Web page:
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Re: Query caching

From: KuroiNeko <evpopkov(at)carrier(dot)kiev(dot)ua>
To: pgsql-general(at)postgresql(dot)org
Subject: Re: Query caching
Date: 2000-11-01 04:41:05
Message-ID: 39FF9EE1.nailCAD1EV2K7@ed.ed (view raw or flat)
Thread:
Lists: pgsql-generalpgsql-hackers
> I've looked for references as to
> Postgresql's ability to do something like this, but I've never been
> certain if it's possible. Can postgresql do this, please? And, if not,
> does it have to hit the disk for every SQL instruction (I would assume
> so)?

 Doing so,  as you  might guess  is quite dangerous.  Eg, RAM  failures are
extremely  rare, with  probability very  close  to 0,  but there's  nothing
absolutely reliable.
 From my, quite  limited, experience, I can tell that  PGSQL relies more on
file caching (or whatever is the term),  provided by the OS, rather than on
slurping relations into RAM. See  the recent discussion of [f]sync(), maybe
it sheds more light.

> I would imagine that the actual query cache would be slightly orthogonal
> to this in-RAM database cache

 Actually, there are  several ways to keep the data  in memory, each having
its advantages drawbacks and reasons. To name just a few: caching pages and
files, mapping  files, storing  `internal' structures  (like the  tuples in
your example) in shared memory areas.
 Apologets and enemies of each method come in all shapes, but the real life
is  even  worse.  Often  these  methods  interfere  with  each  other,  and
inaccurate combination (you  cache the pages, but  overlooked file caching,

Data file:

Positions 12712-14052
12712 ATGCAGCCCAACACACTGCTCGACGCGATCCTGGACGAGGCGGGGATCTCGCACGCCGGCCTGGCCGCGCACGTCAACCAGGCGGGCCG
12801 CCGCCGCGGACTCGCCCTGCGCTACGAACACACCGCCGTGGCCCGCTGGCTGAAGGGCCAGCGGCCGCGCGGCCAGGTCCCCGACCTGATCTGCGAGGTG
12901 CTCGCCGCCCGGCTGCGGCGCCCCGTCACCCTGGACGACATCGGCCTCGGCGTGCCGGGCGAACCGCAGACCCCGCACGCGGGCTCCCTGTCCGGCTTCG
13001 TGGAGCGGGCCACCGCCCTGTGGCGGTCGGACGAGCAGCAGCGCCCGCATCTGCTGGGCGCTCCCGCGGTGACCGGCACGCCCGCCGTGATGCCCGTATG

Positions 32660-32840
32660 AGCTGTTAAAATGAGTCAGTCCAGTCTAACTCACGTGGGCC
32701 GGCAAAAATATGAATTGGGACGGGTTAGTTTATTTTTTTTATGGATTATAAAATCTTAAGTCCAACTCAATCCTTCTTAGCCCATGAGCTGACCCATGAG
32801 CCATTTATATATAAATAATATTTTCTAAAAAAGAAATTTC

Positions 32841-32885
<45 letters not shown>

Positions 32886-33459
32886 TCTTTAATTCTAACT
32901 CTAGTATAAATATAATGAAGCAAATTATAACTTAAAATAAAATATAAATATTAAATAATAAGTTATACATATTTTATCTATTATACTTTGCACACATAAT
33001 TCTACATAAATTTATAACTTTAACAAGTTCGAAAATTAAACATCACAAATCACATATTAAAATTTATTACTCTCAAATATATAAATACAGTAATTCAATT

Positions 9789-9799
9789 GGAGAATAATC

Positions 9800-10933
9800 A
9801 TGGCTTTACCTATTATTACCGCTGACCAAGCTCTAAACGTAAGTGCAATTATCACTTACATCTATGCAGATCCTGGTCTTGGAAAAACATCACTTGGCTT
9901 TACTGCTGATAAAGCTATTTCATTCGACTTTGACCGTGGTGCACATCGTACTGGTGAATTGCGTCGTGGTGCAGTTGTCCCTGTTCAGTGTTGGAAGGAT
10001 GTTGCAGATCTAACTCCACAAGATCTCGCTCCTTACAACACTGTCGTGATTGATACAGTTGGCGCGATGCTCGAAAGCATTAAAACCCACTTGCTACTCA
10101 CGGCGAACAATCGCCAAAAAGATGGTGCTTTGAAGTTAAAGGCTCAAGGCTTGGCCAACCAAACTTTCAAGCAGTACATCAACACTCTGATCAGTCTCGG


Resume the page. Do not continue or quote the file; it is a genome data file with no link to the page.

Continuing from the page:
performed by the OS) may easily become a bottleneck.

> I'd appreciate any pointers to more information on specific performance
> tuning in this area (IMHO, it would probably be a boon to the postgresql
> database and its community, if there existed some reference like
> O'Reilly's _Oracle Performance Tuning_ that was focused on Postgresql.)

 As I see  it, performance tuning with PGSQL should  be concentrated around
quality design of your DB and queries. I may be wrong, but there's not much
to play with where PGSQL server touches the system.
 Maybe it's  bad, but I like  it. General suggestions about  fs performance
apply to PGSQL  and you don't have  to re-invent the wheel.  There are just
files. Play  with sync, install  a RAID of SCSI  drives, keep your  swap on
separate controller.  Nothing really special  that would impact  or, what's
more important, interfere with other services running on the same box.
 Change must come from inside :) Here, inside is DB design.

 Ed


--

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 oily propaganda from the leaders' lips
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 there's people over here, people over there
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 crossing all the borders just to take their share
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